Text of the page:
Jeff Gunsolus, Extension Agronomist-Weed Science

This fall, Palmer amaranth was discovered for the first time in soybean fields in Redwood and Jackson counties. In Redwood County, 1 female and 3 male plants were found and in Jackson County, 1 female plant was found. All plants were destroyed, no seed was discovered and no additional plants were found within a 5 mile radius. The seed source is under investigation but likely routes would include contaminated field equipment and water and manure transport. North Dakota is experiencing a similar situation.

Past detections in 2016 and 2017
Our first detections of Palmer amaranth in Minnesota occurred in 2016 in CRP plantings in Yellow Medicine and Lyon Counties. Contaminated CRP seed was also responsible for Palmer amaranth detection in Todd and Douglas counties in 2017. At this time six other counties in Minnesota were found to be planted with CRP contaminated seed lots but no plants have been found in the field.

To date, the reporting triangle of farmer and crop consultant – U of MN Extension – Minnesota Department of Agriculture (MDA) has been responsible for maintaining the Palmer amaranth infestation to very low levels. Early detection prevents the potential for seed spread via combines and other field equipment and allows the MDA time to investigate the potential source, stop recurrence (if possible) and to assess the infested site.

Reporting to the MDA will not identify a farm field location but if Palmer amaranth is confirmed then the county where the infestation occurred will be reported.

Identification characteristics of Palmer amaranth
Palmer amaranth is challenging to identify as many of the amaranth species look similar. However, at this time of the year identification is easier when the plants are in their reproductive phase of development. For help in identification please go to the following web link http://z.umn.edu/palmerid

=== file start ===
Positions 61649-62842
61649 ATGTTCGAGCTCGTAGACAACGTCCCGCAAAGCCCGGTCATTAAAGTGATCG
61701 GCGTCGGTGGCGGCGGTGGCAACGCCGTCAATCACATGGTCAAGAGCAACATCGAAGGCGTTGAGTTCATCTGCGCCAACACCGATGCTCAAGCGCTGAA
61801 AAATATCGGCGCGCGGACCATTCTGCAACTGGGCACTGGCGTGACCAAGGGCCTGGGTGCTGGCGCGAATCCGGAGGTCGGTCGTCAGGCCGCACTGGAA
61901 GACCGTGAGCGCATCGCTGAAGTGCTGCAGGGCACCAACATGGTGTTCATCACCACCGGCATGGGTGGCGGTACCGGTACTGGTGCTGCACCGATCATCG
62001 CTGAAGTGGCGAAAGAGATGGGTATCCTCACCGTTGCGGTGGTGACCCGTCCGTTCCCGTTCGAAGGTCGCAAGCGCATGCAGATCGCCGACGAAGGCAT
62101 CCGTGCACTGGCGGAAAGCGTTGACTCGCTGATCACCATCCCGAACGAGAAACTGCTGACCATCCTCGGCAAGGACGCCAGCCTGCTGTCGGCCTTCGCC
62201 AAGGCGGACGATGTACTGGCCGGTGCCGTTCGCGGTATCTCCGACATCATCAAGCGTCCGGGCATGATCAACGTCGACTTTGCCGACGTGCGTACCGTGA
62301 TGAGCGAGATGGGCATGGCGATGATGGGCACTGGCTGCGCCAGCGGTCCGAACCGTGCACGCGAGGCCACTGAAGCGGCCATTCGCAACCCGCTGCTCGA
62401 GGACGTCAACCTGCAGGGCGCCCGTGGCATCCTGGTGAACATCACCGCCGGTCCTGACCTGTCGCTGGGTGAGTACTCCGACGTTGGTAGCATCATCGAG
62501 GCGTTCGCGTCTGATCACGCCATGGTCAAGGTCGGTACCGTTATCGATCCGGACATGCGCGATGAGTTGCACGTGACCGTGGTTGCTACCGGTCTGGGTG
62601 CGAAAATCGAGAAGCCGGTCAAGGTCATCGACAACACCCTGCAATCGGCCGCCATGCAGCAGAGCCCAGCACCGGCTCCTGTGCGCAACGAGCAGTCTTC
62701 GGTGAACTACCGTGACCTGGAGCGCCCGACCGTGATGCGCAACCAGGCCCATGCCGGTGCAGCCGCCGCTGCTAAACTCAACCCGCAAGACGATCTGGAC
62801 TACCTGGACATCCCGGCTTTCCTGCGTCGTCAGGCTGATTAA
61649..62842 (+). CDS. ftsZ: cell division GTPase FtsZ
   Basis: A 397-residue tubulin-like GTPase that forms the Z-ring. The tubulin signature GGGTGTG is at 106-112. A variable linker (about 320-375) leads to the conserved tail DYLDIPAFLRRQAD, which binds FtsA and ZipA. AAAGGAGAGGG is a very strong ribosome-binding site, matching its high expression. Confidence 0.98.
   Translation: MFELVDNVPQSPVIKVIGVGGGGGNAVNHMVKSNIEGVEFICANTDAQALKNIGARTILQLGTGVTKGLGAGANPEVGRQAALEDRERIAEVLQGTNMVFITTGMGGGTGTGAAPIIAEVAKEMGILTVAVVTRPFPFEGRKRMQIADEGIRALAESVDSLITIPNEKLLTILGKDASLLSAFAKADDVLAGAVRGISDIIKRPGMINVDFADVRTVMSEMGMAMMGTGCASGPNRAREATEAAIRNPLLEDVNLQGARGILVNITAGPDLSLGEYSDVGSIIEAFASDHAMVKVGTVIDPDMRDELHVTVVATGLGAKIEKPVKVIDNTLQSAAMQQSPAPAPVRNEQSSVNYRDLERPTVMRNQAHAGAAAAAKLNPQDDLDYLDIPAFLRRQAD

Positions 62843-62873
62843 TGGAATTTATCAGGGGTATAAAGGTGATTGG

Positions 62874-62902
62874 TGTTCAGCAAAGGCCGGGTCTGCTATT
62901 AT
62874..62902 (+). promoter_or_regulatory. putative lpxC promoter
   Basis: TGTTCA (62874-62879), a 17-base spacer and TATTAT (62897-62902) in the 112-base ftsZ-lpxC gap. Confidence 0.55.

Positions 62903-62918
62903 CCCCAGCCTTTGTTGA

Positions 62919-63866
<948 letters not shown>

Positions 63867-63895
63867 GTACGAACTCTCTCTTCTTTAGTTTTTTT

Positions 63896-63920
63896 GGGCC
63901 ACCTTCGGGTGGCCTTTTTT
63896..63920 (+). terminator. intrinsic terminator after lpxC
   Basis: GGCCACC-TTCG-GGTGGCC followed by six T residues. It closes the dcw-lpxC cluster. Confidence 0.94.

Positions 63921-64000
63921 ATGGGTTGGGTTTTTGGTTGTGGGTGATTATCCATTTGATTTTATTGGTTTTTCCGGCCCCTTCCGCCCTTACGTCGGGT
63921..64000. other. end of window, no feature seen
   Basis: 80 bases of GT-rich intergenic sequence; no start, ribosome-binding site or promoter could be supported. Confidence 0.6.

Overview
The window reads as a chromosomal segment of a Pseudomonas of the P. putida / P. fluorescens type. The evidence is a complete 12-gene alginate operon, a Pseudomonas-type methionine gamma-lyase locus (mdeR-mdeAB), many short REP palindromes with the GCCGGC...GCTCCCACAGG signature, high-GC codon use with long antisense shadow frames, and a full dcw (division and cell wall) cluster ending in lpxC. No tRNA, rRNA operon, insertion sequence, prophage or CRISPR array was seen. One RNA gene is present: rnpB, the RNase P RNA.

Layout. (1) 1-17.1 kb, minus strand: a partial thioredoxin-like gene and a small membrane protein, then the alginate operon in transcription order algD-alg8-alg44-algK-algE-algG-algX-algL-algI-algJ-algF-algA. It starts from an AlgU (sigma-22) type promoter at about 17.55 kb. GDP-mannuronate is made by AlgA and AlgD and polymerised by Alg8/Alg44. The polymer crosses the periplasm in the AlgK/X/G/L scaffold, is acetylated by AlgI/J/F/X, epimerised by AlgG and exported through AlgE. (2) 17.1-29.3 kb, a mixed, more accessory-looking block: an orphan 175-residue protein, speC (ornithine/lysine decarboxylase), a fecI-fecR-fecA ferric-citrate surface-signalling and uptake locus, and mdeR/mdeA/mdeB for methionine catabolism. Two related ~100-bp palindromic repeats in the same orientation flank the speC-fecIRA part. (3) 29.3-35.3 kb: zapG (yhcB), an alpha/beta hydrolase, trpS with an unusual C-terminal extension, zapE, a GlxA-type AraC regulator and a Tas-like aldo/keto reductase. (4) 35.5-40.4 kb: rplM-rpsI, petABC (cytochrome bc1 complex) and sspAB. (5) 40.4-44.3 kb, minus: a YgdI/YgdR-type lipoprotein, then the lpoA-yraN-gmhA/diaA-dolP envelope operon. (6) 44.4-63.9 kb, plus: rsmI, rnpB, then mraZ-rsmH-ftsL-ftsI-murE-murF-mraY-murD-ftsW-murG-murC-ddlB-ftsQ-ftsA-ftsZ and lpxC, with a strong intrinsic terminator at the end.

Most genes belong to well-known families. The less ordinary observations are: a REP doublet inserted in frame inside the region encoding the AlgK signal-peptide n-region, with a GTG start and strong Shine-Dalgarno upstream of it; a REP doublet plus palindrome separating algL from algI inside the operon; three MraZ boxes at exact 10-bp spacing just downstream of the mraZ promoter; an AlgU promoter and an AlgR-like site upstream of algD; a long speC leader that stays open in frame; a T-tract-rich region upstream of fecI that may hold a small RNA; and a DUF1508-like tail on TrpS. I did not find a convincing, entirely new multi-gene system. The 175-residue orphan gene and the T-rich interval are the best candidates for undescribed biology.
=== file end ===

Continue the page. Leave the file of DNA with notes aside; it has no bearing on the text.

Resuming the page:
Key characteristics to look for would include: rapid growth that can reach over 6 feet in unmown areas, plant is smooth with no hairs on stems or leaves, leaf petiole (the stalk connecting the leaf to the stem) is often longer than the leaf and seed and pollen heads can reach 1 to 3 feet in length. However, the most consistent characteristic is the spiny bracts found on the female seed head (see Photo courtesy of Bruce Potter).

To help you separate Palmer amaranth from the other amaranth species commonly found in Minnesota please go to the web link posted above and reference “Amaranth identification and biotypes” under the “Additional guidance” section.

Reporting process
Please understand that you will not be in trouble for having Palmer amaranth in your field and due to the multiple routes of entry it is not a direct reflection on your farming practices. Also, the MDA and U of M will protect this information to our greatest ability.

If you or your crop consultant suspect the presence of Palmer amaranth the MDA and U of MN Extension suggest the following reporting process:

1) Take pictures of the plant(s) in question – pictures should include clear visibility of the whole plant, a close-up of the leaf and where it attaches to the stem, the flower head, and a leaf with the petiole folded over.

2) Contact U of MN Agronomy Extension, or MDA immediately and provide the pictures. Please include a phone number where you can be reached.

3) It would be preferred to leave the plants in the field until MDA or U of M can get to the location and verify the plant and collect genetic material for confirmation. Some Palmer is fairly straight-forward to identify from pictures, others need genetic confirmation. It is important at this stage of Palmer invasion in MN not to be destroying plants on your own without confirmation or notifying the MDA.  If plants have already been hand pulled, collect at least five leaf samples from each plant, place in a Ziploc bag, and refrigerate

Key contacts for reporting Palmer amaranth
The crop consultant – farmer connection has, to date, been a vital link to reporting to MDA and U of MN Extension and for that we want to thank you.

Key reporting contacts are as follows:

Arrest the Pest – Web: http://www.mda.state.mn.us/plants-insects/arrest-pest Email: arrest.the.pest@state.mn.us (visit website for information to include) Phone 1-888-545-6684

Denise Theide – Densie.Theide@state.mn.us ; 651-201-6531

Anthony Cortilet – Anthony.Cortilet@state.mn.us ; 651-201-6538

Shane Blair – Shane.Blair@state.mn.us ; 507-884-2116

U of M Extension – Jeff Gunsolus – gunso001@umn.edu

U of M Extension Agronomy Educators:  https://extension.umn.edu/crop-production/contacts-crop-production

 

Source: University of Minnesota Extension: Minnesota Crop News